Unfortunately, this ideal is shaken not only because of the dirty-mean ad campaigns of most of the candidates (ain-McCay) but also because many Americans are comfortable with the mudslinging campaigns because they identify primarily not as goodies, but as members of a political party, for whom any amount of unpleasantness is acceptable as long as it is directed at the other guys. As long as voters see themselves in terms of political alignment (through some of the political expectations--eg all unionists are Democrats, or your example of all Mormons are Republican), they will only want the best for that party, as it justifies them to some third party. But then the question arises: what third party? Even independent parties align themselves in categories of Liberal or Conservative and most people aren't unaffiliated. As our society moves more towards homogeneity in political interactions (Studies show that liberals move into neighborhoods with other liberals and conservatives move into neighborhoods with other conservatives. There are entirely one-party neighborhoods in Maryland (D) and Virginia (R) surrounding D.C.) we are only congratulating ourselves on all being inside of our chosen identification circle instead of appealing to the third party. This means instead of the altruism within our circle (wishing Neil LaButte and Stephanie Myers and Harry Reid all the best), our "insider identification" casts suspicion on those on the fringes of our identification circles (is McCain conservative enough, or do we need Palin as a running mate to be a conservatives conservative? Does Obama have enough Democratic street cred or does he need a running mate who has the Irish-American and working class background and a 80% "liberal" record?). This "inside looking out" viewpoint, in other words, creates competition (who's the most TRULY liberal? Or, to be bipartisan, the candidate who REALLY loves his country more?) instead of the cooperation that the "concern for the third party" identification circle invokes (and this can come from both expanding the circle to include the successful who are marginally identified with your group--"Aaron Eckhart is still, technically, a Mormon"--as well as preaching the questionable success of those definitely in your group--"Yes, Orson Scott Card's most successful book was written years and years ago, but he still revolutionized the science fiction world.").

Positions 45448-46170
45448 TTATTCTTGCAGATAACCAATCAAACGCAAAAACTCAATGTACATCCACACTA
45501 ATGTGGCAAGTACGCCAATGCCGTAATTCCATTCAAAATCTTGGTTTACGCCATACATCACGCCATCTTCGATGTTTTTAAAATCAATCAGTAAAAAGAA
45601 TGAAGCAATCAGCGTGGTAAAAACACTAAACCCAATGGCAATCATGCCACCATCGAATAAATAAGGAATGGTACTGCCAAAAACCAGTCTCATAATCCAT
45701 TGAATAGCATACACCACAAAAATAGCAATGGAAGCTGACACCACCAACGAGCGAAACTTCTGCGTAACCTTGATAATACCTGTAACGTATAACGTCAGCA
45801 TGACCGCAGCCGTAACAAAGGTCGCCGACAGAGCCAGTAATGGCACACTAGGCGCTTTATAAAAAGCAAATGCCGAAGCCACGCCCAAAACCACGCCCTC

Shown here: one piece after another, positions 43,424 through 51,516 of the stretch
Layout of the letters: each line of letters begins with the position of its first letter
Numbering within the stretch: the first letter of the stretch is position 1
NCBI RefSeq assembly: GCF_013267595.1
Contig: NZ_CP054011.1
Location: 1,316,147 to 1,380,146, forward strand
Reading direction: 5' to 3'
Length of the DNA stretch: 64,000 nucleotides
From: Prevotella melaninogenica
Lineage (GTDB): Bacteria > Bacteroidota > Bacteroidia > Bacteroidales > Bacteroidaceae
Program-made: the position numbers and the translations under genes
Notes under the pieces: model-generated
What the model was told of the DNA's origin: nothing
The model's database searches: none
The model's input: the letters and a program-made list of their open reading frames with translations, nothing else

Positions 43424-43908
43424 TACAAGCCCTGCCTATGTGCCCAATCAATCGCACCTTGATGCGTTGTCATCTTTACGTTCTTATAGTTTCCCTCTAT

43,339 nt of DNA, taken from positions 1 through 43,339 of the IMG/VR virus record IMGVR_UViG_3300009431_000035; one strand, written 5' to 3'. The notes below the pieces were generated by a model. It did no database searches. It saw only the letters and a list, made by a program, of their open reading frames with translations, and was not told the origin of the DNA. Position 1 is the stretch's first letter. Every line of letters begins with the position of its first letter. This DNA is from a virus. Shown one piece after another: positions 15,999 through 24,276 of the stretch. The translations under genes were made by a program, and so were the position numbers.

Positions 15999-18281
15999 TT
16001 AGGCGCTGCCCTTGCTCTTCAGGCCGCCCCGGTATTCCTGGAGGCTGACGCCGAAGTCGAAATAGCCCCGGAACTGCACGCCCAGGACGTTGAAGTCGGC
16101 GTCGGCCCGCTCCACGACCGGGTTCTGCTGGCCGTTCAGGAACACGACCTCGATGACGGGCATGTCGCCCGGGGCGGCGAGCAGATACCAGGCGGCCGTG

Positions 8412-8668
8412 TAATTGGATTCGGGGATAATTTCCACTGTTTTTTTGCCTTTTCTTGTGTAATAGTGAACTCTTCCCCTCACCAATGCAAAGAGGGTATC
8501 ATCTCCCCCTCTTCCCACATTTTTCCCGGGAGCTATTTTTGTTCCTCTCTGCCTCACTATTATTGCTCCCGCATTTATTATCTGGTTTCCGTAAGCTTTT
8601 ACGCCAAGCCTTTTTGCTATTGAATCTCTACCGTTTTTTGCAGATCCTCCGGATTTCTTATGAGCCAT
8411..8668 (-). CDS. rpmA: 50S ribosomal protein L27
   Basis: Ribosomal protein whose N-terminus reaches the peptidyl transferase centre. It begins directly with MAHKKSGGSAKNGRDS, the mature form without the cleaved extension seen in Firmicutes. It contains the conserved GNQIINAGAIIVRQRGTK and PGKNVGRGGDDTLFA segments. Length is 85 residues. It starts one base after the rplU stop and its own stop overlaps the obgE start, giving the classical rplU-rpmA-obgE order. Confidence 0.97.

But, you may argue, where does one constantly find a third party? That, of course, returns me to the theological example. The best chance we have for "citizen of the earth" big circle identification of charity is to someone outside the spectrum. In, as they used to say, the eyes of God.


Day said...

This is extremely interesting to me.

I have a couple of loosely related thoughts that I'll try to organize into readability.

1) I watched a TED talk the other day that said there seem, across cultures, to be five criteria for morality;

c)obedience to authority
d)in-group loyalty

Apparently liberals have very high values on (a) and (b), with the other three trailing far behind--and conservative values tend to be far more equally distributed.

The point of the talk is that we need to recognize the virtue of the other side's moral structure to find common ground.

It's hard to do that, though, when you strongly feel your side is morally superior. Conservative morality supports stability, and there's a lot to be gained from that. To me, though, stability hardly holds a candle to what Camus would call "not being on the side of the executioners."